As we will discuss in a later article, Houses of Rome will contain a number of “sinks”, the most significant of which is the marketplace fee and/or royalty on the sale of items. These sinks will be designed to remove $ROME from circulation without overburdening players and affecting the enjoyability of the game.
The $ROME absorbed through these sinks will be first directed to the vote-locked reward pool to offset the inflationary emissions. As game activity increases, the composition of the vote-locked reward pool will become less and less inflationary and more and more of a revenue loop.
To illustrate, let’s say that we are allocating 2,500 $ROME to the vote-locked reward pool to be split amongst lockers daily. Initially, the 2,500 $ROME will be newly minted and inflationary. If there’s $1,000,000 of monthly marketplace volume, the price per $ROME is $15, and the marketplace fee is 5%, then ~100 $ROME per day can be directed to the vote-locked reward pool and only ~2,400 $ROME need be minted. If $5,000,000 in monthly volume, then only 2,000. If $10,000,000, then only 1,500, and so on. The more activity and the more sinks in the game, the less inflation for $ROME.
The game will launch with a number of carefully designed sinks, but we expect to iterate over time, adding new sinks and adjusting existing ones to achieve optimal results for both players and lockers.
No sudden inflation or unlock events
As we will discuss in a later article, Houses of Rome is unique in that there are no VCs or other middle men who are vesting and unlocking with a zero or low cost basis. For many GameFi projects, as much as 40% of total supply is vesting and unlocking for VCs and founders in the background, adding a hidden cost that must be borne by existing and new participants.
For Houses of Rome, less than ~8% of total supply has been allotted to founders and the core development team. The token supply is otherwise fully in the hands of the community.
In addition, because of the completely variable locking nature of the vote escrow contract, every participant will be unlocking their escrowed $ROME positions at different times, with no particular day or time resulting in a mass unlock event.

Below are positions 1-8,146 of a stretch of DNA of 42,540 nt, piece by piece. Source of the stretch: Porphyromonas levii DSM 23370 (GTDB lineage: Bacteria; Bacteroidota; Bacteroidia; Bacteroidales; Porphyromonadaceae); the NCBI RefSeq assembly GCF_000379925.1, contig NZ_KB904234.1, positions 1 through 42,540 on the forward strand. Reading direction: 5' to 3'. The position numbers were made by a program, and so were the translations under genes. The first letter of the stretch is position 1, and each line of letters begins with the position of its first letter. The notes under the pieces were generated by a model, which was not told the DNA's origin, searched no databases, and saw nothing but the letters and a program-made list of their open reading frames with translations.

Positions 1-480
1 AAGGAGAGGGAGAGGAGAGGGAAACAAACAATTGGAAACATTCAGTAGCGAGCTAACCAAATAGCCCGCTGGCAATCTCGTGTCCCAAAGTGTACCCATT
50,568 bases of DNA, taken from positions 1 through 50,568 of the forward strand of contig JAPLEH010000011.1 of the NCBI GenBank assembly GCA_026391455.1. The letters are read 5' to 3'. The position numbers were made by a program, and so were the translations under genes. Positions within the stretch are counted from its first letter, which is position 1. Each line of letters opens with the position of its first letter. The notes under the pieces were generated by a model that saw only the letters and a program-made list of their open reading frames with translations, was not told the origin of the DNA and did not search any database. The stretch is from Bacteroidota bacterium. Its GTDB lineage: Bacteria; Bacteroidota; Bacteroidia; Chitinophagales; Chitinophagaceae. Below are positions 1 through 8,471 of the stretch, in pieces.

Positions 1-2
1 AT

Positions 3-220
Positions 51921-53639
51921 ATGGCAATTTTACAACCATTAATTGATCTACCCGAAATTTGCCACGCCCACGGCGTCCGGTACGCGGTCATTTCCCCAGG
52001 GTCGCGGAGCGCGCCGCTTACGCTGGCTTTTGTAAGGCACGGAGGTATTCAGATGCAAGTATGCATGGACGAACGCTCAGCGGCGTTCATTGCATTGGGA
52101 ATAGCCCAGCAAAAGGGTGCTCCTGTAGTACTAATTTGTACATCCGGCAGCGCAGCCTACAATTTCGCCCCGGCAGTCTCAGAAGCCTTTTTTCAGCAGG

These two protections mitigate inflationary pressure from large amounts of $ROME suddenly entering circulating supply.
Incentivizing Player Behavior
We have discussed so far how to reward lockers and how to protect players from hyperinflation. But a core element of our tokenomics revolves around how to reward the right player behavior.
Houses of Rome is designed so that any player can join the game, create a character, begin playing, begin farming, and begin trading resources they’ve farmed for some return. No player has to participate in governance or demonstrate their commitment by vote-locking $ROME tokens. They can play purely to extract as much $ROME as possible by spending their time, attention, and engagement.
While we don’t want to impose any roadblocks to prevent this, we do want to create incentives to do more. We want to push our players into more engagement and, with more engagement, into higher levels of gameplay and core gameplay loops. The more engaged our players are in the game, the more sticky the game becomes and the more value players are willing to put in, rather than simply extract.
As we discussed, marketplace activity is a core sink within the game’s economy. We want to encourage players to move from just farming to crafting and to trading. One of the mechanisms we will use to do this is a rebate within the marketplace fee design.
This rebate will take a portion of the marketplace fee and distribute it back to buyers and sellers as trading rewards. In this way, traders will earn profits in $ROME not just from their sales but also in cumulative $ROME rewards for trading activity. (Wash trading will be unprofitable since the majority of the fee still flows away from the seller.)
Building to Last